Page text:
Constitution Week: 1st Amendment & The Courts
Contributed to TLB by: KrisAnne Hall, JD
Constitution Week continues as we look at a current Supreme Court case and see what it means for Religious Liberty when a Christian business sues the City of Phoenix over an ordinance compelling them to operate outside their conscience.
Watch this revealing presentation …
JUSTICE GOULD authored the opinion of the Court, in which JUSTICES BOLICK, LOPEZ, and PELANDER (RETIRED) joined. JUSTICE BOLICK filed a concurring opinion. JUSTICE BALES (RETIRED), joined by VICE CHIEF JUSTICE TIMMER and JUDGE STARING,∗ dissented. VICE CHIEF JUSTICE TIMMER filed a dissenting opinion. JUDGE STARING filed a dissenting opinion.
JUSTICE GOULD, opinion of the Court:
¶1 The rights of free speech and free exercise, so precious to this nation since its founding, are not limited to soft murmurings behind the doors of a person’s home or church, or private conversations with like– minded friends and family. These guarantees protect the right of every *Chief Justice Robert M. Brutinel has recused himself from this case. Pursuant to article 6, section 3 of the Arizona Constitution, the Honorable Christopher P. Staring, Judge of the Arizona Court of Appeals, Division Two, was designated to sit in this matter.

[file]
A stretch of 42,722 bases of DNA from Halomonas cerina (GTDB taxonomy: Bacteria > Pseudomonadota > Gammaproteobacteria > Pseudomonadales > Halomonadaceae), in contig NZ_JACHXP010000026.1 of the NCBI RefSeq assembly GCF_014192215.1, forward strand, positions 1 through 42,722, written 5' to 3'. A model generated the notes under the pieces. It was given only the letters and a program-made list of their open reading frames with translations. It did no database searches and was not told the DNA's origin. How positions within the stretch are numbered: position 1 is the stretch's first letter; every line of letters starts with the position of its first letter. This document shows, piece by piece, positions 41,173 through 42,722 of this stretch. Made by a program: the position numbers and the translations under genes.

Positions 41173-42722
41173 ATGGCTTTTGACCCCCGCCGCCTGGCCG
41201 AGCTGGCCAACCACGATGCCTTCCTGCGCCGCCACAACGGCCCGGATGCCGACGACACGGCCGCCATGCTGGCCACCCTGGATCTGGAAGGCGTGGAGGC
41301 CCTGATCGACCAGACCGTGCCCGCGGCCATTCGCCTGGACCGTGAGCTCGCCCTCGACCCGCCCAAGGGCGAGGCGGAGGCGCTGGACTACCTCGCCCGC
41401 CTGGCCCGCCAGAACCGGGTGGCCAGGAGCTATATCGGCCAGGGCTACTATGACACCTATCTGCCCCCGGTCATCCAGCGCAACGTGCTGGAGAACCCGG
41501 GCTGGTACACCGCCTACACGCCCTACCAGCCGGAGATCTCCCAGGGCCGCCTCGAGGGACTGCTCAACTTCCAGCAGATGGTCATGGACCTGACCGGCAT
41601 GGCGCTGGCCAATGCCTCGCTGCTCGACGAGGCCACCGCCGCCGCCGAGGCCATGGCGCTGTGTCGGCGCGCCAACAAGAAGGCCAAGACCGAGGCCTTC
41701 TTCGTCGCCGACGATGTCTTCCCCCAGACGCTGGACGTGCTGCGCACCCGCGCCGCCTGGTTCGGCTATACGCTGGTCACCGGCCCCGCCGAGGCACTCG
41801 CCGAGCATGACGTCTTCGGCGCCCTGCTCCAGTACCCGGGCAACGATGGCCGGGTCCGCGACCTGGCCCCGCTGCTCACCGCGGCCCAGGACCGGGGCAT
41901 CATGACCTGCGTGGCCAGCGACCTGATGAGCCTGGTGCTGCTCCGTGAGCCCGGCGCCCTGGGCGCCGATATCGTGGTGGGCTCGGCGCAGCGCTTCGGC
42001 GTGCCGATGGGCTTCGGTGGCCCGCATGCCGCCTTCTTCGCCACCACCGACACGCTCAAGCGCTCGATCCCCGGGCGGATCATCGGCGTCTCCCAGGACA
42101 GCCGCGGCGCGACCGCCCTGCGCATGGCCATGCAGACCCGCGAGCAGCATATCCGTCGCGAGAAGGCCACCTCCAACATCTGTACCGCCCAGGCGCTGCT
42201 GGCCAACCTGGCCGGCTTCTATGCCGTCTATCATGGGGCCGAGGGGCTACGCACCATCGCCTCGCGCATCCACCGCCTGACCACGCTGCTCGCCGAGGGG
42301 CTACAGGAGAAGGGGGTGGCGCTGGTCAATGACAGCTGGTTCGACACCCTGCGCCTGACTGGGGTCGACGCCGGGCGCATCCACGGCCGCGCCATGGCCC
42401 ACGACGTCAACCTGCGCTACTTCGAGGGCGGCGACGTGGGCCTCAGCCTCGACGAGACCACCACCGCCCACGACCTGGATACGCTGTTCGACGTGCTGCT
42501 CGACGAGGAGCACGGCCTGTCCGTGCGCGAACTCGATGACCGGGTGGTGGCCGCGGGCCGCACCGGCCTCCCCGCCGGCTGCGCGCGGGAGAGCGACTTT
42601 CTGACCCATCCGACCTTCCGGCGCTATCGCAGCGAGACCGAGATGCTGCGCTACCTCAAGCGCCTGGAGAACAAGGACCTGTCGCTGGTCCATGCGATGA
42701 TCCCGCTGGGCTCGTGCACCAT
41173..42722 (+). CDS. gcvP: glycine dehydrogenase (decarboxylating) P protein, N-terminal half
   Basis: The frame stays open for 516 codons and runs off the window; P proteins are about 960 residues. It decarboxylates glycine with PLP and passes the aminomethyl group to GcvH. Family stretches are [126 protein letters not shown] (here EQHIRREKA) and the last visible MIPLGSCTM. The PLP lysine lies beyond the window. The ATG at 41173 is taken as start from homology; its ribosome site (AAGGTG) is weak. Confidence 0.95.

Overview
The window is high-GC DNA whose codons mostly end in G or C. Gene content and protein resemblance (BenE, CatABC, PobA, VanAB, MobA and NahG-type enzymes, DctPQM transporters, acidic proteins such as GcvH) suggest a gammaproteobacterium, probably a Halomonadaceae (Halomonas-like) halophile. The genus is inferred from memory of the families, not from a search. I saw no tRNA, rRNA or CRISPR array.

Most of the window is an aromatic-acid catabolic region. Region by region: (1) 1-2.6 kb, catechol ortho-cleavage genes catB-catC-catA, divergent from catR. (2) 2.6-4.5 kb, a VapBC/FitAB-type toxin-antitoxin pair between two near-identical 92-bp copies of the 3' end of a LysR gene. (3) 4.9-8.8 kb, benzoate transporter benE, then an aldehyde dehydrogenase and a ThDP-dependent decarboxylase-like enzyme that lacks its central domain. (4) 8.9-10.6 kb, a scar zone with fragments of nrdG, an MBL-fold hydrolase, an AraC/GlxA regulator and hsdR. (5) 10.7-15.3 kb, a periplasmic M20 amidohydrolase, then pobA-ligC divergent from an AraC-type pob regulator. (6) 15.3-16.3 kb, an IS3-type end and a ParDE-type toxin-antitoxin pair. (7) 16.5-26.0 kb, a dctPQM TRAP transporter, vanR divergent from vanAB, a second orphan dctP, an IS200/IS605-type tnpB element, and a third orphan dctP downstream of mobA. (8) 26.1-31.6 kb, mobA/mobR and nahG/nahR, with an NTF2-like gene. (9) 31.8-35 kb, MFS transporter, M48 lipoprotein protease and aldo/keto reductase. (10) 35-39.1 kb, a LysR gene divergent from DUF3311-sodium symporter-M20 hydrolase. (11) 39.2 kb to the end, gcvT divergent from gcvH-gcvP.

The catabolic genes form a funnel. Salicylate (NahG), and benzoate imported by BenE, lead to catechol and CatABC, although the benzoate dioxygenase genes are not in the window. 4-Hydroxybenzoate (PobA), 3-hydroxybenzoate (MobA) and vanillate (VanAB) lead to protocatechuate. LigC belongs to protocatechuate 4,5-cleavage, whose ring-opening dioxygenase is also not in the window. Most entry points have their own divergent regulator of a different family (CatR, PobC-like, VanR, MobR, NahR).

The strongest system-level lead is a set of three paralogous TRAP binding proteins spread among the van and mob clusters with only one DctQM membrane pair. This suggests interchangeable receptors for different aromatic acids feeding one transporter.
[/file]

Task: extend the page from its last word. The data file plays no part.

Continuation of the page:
BRUSH & NIB ET AL. V. CITY OF PHOENIX Opinion of the Court 4 American to express their beliefs in public. This includes the right to create and sell words, paintings, and art that express a person’s sincere religious beliefs.
¶2 With these fundamental principles in mind, today we hold that the City of Phoenix (the “City”) cannot apply its Human Relations Ordinance (the “Ordinance”) to force Joanna Duka and Breanna Koski, owners of Brush & Nib Studios, LC (“Brush & Nib”), to create custom wedding invitations celebrating same-sex wedding ceremonies in violation of their sincerely held religious beliefs. Duka, Koski, and Brush & Nib (“Plaintiffs”) have the right to refuse to express such messages under article 2, section 6 of the Arizona Constitution, as well as Arizona’s Free Exercise of Religion Act (“FERA”), A.R.S. § 41-1493.01.